When I talked to him a couple of years ago, he insisted Wasabi wasn't a DSL, but instead a more general purpose language. Ugh. He's spent too much time talking about programming and definitely not enough time actually doing it.

-D
Saturday, October 24, 2009 1:06:46 PM UTC
Hey scott,
I really like ur interviews, but cant you do anything to bring down the size of those videos.
Saturday, October 24, 2009 1:15:19 PM UTC
I should've mentioned
by size i mean the file size.
Saturday, October 24, 2009 1:33:10 PM UTC
Scott, I love the video. I actually would love to hear more of these type of podcast in a formal setting. Yeah, the audio was kind of sucky and the noise -- but hey, you said that up front. You didn't force anyone to listen to it.

It's great when Rory goes off on a topic, you start throwing jabs at Jeff about his lack of C programming experience, and Joel trying not to piss off the world with every comment he makes. Having you point out the flaws, weaknesses, or maybe experience and trying to put new terms in plain english is awesome! And the fun part is that you all do it out of fun and respect for each other -- it is nice to see non of you take it personally and that is what makes this show entertaining....

I'd love to hear more with Rory and iPhone and MonoTouch. You should really have him on the phone more because he brings any postcast alive with his personal style, opinions, and antecdotes to the show.

Keep up the good work!



dm3281
Monday, October 26, 2009 2:01:39 AM UTC
Anon: Why are you hating on my post? The guy asked for feedback and I provided my feedback. Are you saying people cannot post here who disagree with your point of view?

I do not hate everything. I am just saying -- look, this episode is the top-of-page link on MSDN right now. I want the content in this episode. I just wanted it in a more concentrated dosage than I received it in. I am not "never happy" as you seem to say.

Peace out.
Beanine-Wearing Joe
Monday, October 26, 2009 3:52:24 AM UTC
I didn't say you can't post. I disagree with what you said. If the episode is longer than normal, it is OK.. right? You don't have to listen to the whole show in one session. What does more concentrated dosage mean exactly?
What I am saying is be happy with what you get. The format of this show is not the trend. It was probably meant for channel 9.. Actually no need to continue. .. you can't please everyone. You don't like it, just delete it.
Anon
Monday, October 26, 2009 4:14:00 AM UTC
Hug it out people! :)
Monday, October 26, 2009 4:27:42 AM UTC
I second the motion for more Rory. He was great as a host of DNR, I miss that.
Monday, October 26, 2009 5:57:38 AM UTC
It is possible to do type inference on parameters in a statically typed language, with the right type system. Haskell is statically typed and has full type inference. For example, the following function in Haskell:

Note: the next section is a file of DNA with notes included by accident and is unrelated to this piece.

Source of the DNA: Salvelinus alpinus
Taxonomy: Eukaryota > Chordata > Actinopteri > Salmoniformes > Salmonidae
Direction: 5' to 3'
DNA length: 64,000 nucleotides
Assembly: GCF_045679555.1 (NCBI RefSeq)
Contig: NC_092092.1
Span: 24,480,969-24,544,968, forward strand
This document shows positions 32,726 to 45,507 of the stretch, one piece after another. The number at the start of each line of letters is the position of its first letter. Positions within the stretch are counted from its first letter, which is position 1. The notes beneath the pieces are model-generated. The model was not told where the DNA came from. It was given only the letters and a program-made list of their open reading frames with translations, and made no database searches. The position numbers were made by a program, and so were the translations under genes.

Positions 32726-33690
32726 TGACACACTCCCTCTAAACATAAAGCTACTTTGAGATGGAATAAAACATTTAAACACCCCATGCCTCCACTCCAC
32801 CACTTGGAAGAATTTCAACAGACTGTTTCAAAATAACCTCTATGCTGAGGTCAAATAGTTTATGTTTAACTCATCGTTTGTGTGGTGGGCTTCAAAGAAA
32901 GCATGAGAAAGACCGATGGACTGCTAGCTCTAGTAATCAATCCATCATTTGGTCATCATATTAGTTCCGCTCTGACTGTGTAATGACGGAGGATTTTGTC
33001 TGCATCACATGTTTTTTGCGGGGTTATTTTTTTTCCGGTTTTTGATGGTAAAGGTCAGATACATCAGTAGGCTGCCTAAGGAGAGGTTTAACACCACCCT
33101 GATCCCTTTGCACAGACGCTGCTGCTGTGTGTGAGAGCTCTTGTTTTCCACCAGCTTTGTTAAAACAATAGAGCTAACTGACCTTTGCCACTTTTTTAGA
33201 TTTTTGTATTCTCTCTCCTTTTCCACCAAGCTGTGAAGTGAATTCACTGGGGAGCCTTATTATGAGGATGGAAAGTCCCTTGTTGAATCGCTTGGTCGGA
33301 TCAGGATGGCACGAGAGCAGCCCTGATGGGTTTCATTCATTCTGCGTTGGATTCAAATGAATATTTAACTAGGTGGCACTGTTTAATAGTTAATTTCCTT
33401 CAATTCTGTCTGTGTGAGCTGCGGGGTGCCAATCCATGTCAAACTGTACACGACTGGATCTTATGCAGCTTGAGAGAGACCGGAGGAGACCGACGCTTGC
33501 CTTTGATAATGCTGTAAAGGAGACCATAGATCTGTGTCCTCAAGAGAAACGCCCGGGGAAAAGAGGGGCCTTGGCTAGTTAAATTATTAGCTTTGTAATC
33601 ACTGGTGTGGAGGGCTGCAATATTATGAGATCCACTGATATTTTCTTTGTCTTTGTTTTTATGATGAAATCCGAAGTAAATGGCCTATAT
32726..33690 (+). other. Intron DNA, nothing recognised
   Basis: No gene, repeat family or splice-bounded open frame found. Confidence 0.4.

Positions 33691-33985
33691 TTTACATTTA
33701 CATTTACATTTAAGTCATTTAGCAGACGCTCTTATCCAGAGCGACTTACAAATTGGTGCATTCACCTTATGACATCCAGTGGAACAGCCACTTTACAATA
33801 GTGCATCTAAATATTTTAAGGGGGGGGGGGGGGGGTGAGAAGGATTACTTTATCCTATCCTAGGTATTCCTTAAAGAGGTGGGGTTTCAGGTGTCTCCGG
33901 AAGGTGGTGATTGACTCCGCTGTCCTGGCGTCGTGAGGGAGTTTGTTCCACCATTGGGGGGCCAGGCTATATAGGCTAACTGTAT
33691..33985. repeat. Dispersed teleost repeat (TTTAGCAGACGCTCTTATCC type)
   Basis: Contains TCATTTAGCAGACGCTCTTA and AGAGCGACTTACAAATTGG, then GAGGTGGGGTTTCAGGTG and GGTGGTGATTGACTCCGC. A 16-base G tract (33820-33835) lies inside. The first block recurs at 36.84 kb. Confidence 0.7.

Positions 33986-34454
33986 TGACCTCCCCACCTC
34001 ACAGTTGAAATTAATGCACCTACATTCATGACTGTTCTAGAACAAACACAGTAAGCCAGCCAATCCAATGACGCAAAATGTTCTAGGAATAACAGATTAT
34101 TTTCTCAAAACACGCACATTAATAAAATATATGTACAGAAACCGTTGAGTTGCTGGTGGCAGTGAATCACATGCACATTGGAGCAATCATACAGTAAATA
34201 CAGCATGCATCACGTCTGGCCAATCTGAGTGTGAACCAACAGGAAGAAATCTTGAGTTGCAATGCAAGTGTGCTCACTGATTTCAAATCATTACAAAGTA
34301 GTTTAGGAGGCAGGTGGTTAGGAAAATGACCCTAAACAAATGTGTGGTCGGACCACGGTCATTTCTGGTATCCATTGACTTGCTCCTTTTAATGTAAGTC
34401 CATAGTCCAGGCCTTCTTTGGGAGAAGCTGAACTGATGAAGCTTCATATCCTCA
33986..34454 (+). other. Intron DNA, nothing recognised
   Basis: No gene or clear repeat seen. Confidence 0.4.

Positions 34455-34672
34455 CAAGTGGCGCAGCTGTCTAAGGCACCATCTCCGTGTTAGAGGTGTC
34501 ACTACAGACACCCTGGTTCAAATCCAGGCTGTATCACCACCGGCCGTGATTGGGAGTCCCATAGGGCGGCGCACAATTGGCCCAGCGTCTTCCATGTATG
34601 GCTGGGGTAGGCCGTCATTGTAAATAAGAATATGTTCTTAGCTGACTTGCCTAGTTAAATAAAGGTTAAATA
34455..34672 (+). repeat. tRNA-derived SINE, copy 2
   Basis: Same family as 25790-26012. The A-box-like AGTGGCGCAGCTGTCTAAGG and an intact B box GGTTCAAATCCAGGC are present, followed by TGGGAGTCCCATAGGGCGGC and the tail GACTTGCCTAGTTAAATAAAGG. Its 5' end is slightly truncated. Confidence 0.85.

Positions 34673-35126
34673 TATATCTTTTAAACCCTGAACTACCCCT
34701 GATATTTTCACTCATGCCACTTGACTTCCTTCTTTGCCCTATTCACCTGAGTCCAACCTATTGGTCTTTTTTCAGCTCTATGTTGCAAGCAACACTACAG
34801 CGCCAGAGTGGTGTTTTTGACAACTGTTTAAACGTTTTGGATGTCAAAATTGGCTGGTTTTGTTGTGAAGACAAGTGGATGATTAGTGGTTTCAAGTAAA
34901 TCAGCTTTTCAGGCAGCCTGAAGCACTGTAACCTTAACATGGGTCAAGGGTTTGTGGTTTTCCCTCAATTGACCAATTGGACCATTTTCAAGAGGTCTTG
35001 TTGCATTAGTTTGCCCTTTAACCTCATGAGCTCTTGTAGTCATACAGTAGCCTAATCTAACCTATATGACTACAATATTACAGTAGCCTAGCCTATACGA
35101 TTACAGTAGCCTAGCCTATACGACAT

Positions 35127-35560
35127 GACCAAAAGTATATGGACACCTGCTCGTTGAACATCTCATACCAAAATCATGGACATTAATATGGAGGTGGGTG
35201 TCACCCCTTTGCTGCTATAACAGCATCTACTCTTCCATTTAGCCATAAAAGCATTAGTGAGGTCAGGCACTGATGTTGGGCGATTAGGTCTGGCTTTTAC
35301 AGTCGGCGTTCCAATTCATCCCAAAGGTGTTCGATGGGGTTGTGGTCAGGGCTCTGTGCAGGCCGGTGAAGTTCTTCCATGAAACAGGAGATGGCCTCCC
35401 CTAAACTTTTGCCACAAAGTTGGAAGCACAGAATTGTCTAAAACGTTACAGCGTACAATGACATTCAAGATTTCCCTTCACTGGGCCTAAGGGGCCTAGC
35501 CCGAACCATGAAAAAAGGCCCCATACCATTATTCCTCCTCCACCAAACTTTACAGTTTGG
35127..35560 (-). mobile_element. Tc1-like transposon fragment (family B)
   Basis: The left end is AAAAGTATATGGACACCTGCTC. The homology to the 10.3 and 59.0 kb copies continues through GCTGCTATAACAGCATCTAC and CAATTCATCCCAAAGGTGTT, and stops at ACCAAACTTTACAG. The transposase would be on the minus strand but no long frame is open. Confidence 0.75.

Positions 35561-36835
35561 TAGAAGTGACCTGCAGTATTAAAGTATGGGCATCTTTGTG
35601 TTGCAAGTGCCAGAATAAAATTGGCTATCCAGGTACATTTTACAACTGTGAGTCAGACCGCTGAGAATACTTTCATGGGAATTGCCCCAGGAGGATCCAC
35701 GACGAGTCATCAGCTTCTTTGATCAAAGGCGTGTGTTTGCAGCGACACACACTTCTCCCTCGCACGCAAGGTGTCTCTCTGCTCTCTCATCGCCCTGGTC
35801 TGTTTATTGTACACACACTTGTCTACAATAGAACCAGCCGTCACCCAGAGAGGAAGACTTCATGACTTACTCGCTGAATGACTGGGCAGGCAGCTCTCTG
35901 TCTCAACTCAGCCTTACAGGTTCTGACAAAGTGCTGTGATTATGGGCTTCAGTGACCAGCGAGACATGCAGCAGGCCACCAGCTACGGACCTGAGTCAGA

id x = x


Has type: "a ->a", where "a" is a generic type parameter, which means it takes one 'a' and returns an 'a'. So it's equivalent to the following C# signature:

public T id(T t);


Or consider a function like this:

incr x = x + 1


In that case, a Haskell compiler would use the fact that the "+" operator requires that its operands be part of the typeclass "Num" (don't be confused by the word 'class', typeclasses in Haskell are more like interfaces in C# than classes) to determine the signature of the function. So the compiler can determine that the signature of this function is:
Num a => a -> a
(my Haskell syntax is a little shaky so that may not be 100% correct) which means that given a type "a" which is part of the Num typeclass (i.e. implements the Num interface in C# terms), the function takes an 'a' and returns an 'a'. So the closest C# equivalent to this (assuming there's an interface called INumber) would be something like:

public T incr(T t) where T : INumber;

Complete type inference in a statically typed language is possible. It's important not to confuse "static typing" with classes and interfaces. Static typing just means that the type of all values can be determined by the compiler at compile-time, it doesn't impose a specific type structure. Haskell's type system allows it to be 100% static, but still have full type inference. In fact, F# does type inference throughout almost the entire language (I believe there are a few edge cases where types must be specified), and it uses the Common Type System of the CLR, so even without a specially designed type system, it can be done.

Btw, I strongly recommend checking out Erik Meijer's Functional Programming Lecture Series on Channel9. It's interesting lunch-time watching and it exposes us .Net developers to a side of programming we've generally stayed away from.
Monday, October 26, 2009 6:44:15 AM UTC
Yes! Thanks @Andrew! I was just about to write something similar. This "type inference" confusion really bugged me.